It could be as simple as practicing how to apply what you’ve learned in class to your own personal workout, or it could go much further — with an ACSM certification in hand, you can jumpstart your career by becoming a personal trainer, either at your university athletic facility or at a nearby gym, fitness studio or boutique. You'll be gaining valuable experience and earning money!

    Here’s what Breaking Through Wellness owner Louise Valentine, who holds ACSM-EP, ACSM-CPT and ACSM-EIM II certifications and was ACSM’s 2023 Certified Professional of the Year, has to say:  

    “After passing my ACSM-CPT exam, I made sure to get a training job right away. I couldn’t wait to go to my classes to learn something new to help my clients!” 

    2. You’ll be more marketable after college — and able to earn more.

    Most employers are looking at three specific factors when choosing the candidate they’re going to hire: education, certifications and work experience. By making sure you’ve got all three on your résumé, you can feel confident that you’ll stand out from the crowd. 

    And if you’re getting certified, why not get the best personal training certification out there? The ACSM-CPT is at the top of the pile — Forbes named it the No. 1 personal training certification for 2023

    3. You’ll be able to dial in your educational track.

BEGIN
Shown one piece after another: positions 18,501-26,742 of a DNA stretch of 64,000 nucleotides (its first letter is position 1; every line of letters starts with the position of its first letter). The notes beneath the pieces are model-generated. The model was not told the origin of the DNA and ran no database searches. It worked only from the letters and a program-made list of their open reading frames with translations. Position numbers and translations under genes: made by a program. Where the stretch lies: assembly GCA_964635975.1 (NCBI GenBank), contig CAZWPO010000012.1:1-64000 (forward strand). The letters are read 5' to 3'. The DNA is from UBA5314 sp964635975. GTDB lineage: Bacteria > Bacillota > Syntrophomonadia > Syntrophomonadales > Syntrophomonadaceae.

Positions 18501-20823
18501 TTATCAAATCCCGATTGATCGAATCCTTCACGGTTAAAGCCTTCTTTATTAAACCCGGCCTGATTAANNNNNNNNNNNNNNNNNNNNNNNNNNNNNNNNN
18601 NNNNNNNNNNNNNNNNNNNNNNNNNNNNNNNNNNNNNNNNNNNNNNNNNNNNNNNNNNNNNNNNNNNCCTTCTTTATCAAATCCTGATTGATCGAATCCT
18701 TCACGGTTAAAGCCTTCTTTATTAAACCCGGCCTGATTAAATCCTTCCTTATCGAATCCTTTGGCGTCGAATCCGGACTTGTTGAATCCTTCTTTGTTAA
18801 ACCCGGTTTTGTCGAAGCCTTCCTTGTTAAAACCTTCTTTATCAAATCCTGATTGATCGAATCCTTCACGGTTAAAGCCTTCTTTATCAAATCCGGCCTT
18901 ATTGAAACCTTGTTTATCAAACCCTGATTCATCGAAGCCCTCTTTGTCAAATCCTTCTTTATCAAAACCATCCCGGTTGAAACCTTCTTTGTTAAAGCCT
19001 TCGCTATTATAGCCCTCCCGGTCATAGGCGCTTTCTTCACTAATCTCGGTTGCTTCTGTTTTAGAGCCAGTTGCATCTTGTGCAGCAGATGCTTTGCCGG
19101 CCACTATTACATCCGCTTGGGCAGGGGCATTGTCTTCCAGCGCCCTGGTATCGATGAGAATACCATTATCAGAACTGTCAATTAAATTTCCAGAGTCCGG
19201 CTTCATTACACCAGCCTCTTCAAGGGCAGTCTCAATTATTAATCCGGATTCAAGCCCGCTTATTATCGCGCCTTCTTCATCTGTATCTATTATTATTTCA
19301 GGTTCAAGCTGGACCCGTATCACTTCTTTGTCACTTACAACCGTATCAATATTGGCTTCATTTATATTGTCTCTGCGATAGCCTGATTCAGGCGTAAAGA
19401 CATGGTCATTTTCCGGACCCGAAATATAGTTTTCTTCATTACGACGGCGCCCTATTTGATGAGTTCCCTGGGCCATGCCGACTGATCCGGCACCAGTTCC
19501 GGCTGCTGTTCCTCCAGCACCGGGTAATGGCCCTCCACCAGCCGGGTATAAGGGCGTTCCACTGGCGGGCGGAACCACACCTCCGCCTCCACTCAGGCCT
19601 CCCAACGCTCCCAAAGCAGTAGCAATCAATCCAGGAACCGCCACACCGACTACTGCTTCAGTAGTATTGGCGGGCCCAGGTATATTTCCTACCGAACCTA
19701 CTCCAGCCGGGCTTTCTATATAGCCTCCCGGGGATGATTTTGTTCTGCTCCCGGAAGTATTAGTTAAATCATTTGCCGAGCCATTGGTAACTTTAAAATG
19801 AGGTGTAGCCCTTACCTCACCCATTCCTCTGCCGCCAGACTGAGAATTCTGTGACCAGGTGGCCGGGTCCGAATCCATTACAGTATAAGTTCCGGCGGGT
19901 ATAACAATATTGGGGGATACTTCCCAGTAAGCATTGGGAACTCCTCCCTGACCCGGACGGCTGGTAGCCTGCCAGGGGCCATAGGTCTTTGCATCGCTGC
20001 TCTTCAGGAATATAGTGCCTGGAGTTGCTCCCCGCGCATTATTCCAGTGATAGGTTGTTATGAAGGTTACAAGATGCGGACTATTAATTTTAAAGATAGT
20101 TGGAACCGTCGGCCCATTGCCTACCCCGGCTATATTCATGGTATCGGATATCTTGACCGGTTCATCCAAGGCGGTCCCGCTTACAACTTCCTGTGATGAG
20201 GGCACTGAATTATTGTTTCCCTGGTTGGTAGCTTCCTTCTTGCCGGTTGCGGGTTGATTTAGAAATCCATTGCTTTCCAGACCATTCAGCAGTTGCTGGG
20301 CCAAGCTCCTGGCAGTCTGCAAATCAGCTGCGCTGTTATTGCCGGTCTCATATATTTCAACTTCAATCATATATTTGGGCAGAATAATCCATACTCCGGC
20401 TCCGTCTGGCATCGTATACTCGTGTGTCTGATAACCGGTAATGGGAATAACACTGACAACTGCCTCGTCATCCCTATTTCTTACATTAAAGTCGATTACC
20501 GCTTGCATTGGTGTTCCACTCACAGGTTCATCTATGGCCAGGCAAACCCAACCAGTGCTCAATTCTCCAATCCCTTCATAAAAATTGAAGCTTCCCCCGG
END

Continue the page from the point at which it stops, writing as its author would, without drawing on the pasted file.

By becoming a certified personal trainer, you’ll get hands-on experience with the types of work you could do after you graduate, meaning you can see whether you prefer teaching group exercise classes, one-on-one sessions, circuit training, etc. 

    As a certified fitness instructor, you’ll get paid to experiment and learn about all these aspects of an exercise science and sports medicine career — all while still studying for your undergraduate degree. If you find you like or dislike certain styles of personal training, it’ll allow you to pivot in your studies and pursue the parts of the field that are more interesting to you. 

    For instance, Valentine says, “[A] classmate shared while working as a CPT he quickly learned he loved training older adults and those coming back from injury. He used his undergrad CPT job to build a strong application to get into his PT school of choice and is now a successful Doctor of Physical Therapy.” 

    4. You’ll learn soft skills — boosting your hireability.

    Personal trainers spend a lot, if not most, of their time working directly with clients. Earning your CPT certification as an undergrad will give you the opportunity to hone your soft skills, giving you an edge against other job applicants once you graduate. If you can clearly and concisely explain exercises and complex movements to tired, (and occasionally unmotivated) people, you’ll be able to present yourself well and make your thoughts heard in any scenario. 

    Kristin Traskie, ACSM-CPT, EIM, is the Fitness & Wellness Program Coordinator for Michigan State University’s Student Health & Wellness Health Promotion division and the inaugural winner of ACSM’s Certified Professional of the Year Award. To her mind, “Common soft skills for a personal trainer role include interpersonal communication, flexibility/adaptability, empathy, problem-solving, conflict resolution and motivational skills. Having these skills will position you for success in an evolving world.” 

    5. Flexibility.